Streetwear fashion is one of the most prevalent trends in the industry right now, with both high street and luxury designer brands producing their own collections. With that in mind, there’s a chance that you’re probably still quite new to the concept; after all, it’s been around for decades, but only recently has it become more mainstream. Streetwear fashion has been emerging and evolving since the 70’s, building up a reputation with ‘the younger generation’; even this is something that’s changing, as it makes its way into every age bracket.
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Some brands are now even teaming up with the likes of Louis Vuitton and other luxury fashion brands, making them a force to be reckoned with. It’s safe to say that it has truly made its mark on the fashion industry. From graphic t-shirts to distressed jeans. But where did it come from, and how did it become what we know it as today?
Where Streetwear Came From
It was essentially born from the skateboarding and surf culture in LA. Born out of a need for loose fitting, comfortable clothing. This was the first time the phrase ‘streetwear’ was used, starting with Shawn Stussy who is often credited with the birth of streetwear. Stussy is now a world famous brand, but it began with logo t-shirts alongside a popular range of surfboards.
Sooner or later, streetwear became a side-effect of cultural happenings across the US, eventually reaching New York where it became synonymous with hip-hop during the 80’s and 90’s.
In 1994, Supreme was launched as a skateboard and clothes shop., It’s now one of the biggest streetwear brands in the world. Their new product and collection releases have fans queueing for hours just to try and get their hands on their latest designs.
Streetwear quickly became an attitude, not just a style of clothing. Brands like BAPE and Off-White have helped to propel this further. Paving the way for athleisure clothing to have a sustainable future in the wider fashion industry.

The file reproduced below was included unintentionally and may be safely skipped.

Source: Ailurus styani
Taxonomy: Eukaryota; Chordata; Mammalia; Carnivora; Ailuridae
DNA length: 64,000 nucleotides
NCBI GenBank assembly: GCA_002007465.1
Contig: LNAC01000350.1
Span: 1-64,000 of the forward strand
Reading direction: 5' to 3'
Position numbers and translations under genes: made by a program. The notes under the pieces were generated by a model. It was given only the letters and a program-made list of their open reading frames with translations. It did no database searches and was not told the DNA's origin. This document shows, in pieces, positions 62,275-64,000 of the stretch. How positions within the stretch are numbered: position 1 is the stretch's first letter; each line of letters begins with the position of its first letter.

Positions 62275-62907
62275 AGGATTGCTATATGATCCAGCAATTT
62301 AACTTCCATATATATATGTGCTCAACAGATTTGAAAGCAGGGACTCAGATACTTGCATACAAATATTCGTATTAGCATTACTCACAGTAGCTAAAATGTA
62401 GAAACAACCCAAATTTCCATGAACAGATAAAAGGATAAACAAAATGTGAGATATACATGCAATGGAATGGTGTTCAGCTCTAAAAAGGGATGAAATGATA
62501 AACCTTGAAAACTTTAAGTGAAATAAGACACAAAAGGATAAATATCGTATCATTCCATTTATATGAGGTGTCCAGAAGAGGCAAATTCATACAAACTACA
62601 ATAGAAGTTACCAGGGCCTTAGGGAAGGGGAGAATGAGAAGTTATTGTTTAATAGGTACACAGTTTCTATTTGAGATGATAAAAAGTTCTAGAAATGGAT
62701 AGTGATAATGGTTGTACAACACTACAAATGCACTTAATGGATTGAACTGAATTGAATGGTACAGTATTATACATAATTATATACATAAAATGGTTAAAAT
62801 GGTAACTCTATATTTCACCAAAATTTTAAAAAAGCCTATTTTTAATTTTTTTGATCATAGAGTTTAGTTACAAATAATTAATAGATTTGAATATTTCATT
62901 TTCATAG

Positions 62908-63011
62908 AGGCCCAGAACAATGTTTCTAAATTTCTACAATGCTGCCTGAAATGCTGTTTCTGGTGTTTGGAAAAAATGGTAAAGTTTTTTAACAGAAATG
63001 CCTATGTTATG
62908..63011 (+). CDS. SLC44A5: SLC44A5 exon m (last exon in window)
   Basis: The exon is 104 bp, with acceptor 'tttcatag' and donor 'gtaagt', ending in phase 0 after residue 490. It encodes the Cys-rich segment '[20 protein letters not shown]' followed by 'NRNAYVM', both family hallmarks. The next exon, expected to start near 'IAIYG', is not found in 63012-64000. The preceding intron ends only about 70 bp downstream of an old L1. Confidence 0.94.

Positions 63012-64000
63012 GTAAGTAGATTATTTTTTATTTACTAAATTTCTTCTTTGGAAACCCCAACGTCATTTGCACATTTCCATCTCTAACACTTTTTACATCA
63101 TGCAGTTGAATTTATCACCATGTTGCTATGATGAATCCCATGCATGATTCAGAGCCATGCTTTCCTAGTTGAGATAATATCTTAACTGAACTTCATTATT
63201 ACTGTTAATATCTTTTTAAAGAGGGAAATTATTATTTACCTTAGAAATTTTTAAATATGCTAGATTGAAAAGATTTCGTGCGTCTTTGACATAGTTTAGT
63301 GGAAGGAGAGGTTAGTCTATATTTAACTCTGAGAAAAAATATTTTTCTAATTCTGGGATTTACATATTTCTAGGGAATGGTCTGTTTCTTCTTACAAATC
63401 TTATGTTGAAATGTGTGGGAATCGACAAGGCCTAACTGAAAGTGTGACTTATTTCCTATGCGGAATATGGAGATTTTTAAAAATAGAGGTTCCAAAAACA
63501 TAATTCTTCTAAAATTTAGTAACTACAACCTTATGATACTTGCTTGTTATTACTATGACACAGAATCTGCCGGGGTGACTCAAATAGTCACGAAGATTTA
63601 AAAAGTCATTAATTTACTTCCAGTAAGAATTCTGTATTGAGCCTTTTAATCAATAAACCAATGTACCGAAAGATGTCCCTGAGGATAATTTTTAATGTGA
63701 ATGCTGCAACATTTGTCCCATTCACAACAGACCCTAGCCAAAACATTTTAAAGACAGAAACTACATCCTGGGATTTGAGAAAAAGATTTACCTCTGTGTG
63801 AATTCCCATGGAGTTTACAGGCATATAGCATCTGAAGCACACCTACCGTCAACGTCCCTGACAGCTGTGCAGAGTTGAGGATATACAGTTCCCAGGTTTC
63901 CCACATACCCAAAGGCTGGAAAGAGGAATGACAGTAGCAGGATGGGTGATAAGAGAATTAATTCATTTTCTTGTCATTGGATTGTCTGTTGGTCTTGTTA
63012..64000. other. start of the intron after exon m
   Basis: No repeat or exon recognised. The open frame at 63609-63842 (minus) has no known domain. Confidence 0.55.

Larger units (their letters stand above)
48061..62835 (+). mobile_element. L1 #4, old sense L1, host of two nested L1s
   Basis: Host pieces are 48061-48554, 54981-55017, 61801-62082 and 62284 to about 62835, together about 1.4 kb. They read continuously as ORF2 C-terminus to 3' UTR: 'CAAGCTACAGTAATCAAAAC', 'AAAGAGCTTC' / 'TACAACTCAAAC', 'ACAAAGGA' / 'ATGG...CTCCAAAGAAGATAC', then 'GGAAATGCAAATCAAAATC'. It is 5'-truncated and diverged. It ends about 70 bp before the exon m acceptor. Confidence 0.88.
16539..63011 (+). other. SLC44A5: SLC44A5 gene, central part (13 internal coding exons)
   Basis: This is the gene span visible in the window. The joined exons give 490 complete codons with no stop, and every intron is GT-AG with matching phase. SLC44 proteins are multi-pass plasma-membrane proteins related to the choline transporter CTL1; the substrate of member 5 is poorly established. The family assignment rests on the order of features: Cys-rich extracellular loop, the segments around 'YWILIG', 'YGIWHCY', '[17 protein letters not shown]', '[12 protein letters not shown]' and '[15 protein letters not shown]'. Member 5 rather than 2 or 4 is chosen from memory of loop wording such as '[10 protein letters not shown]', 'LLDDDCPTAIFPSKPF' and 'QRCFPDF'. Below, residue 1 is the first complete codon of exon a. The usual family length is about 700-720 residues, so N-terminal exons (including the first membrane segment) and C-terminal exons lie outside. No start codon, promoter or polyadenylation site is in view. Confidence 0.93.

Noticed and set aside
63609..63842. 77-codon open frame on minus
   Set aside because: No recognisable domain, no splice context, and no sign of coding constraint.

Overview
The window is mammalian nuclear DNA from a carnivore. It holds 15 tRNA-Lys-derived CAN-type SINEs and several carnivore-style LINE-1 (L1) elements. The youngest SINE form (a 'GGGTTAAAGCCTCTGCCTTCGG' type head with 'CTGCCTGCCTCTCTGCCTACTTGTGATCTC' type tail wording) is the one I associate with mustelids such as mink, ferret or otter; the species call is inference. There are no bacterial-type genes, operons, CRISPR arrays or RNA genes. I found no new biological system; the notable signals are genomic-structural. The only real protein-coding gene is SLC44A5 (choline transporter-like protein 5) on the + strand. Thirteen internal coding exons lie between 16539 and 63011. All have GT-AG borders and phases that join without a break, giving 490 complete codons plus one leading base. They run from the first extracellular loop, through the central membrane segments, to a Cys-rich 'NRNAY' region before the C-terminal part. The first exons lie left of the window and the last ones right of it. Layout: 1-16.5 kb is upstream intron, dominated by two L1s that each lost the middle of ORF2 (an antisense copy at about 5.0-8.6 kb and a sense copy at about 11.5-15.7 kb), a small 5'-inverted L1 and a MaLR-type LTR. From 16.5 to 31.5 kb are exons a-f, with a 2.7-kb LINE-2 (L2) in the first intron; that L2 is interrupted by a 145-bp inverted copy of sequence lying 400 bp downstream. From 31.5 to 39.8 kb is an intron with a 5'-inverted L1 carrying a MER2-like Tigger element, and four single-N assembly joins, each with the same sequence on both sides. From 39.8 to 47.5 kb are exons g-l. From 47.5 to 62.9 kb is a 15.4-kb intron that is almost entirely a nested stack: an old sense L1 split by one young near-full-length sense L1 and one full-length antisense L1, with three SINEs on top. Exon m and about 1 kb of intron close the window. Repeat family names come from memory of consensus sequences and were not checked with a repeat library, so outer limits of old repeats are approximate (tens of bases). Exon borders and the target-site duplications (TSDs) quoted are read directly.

Growth in Popularity
What was once restricted to a particular group is now becoming much more accessible; even non-streetwear brands are releasing streetwear-inspired collections. It is a style that has become more acceptable across different occasions and environments. Making it easier for the average person to invest in.
Both off-duty and workwear are more open to streetwear influences, with businesses recognising a more relaxed dress code. Even tracksuits are becoming easier to wear out of the house without being branded some kind of ‘hooligan’. Graphic t-shirts, ripped jeans, hoodies and trainers are becoming the norm, creating a new uniform whether for work or play.
Celebrity endorsement of a particular style is a huge win, no matter which way you look at it. Over the years, rappers, singers and actresses have collaborated with legitimate designers or even become designers themselves, releasing streetwear-inspired collections. Kanye West’s Yeezy line is the most obvious example of this, while Rihanna released collections with Puma. This has meant streetwear and sportswear is taken a little more seriously amongst the big players.
Another important step in accepting it as a mainstream dress code was when Louis Vuitton appointed Virgil Abloh as artistic director of menswear. Known as a leader of streetwear, this was a huge statement on LV’s part.
It’s clear that streetwear is no longer restricted to a particular culture or destination. But simply just part of who we are. While it doesn’t seem like it’s a trend that will simply fade away, where will it go next?
Written by David Milsont. David is an avid writer who loves to write on travel, lifestyle, health, fashion and more.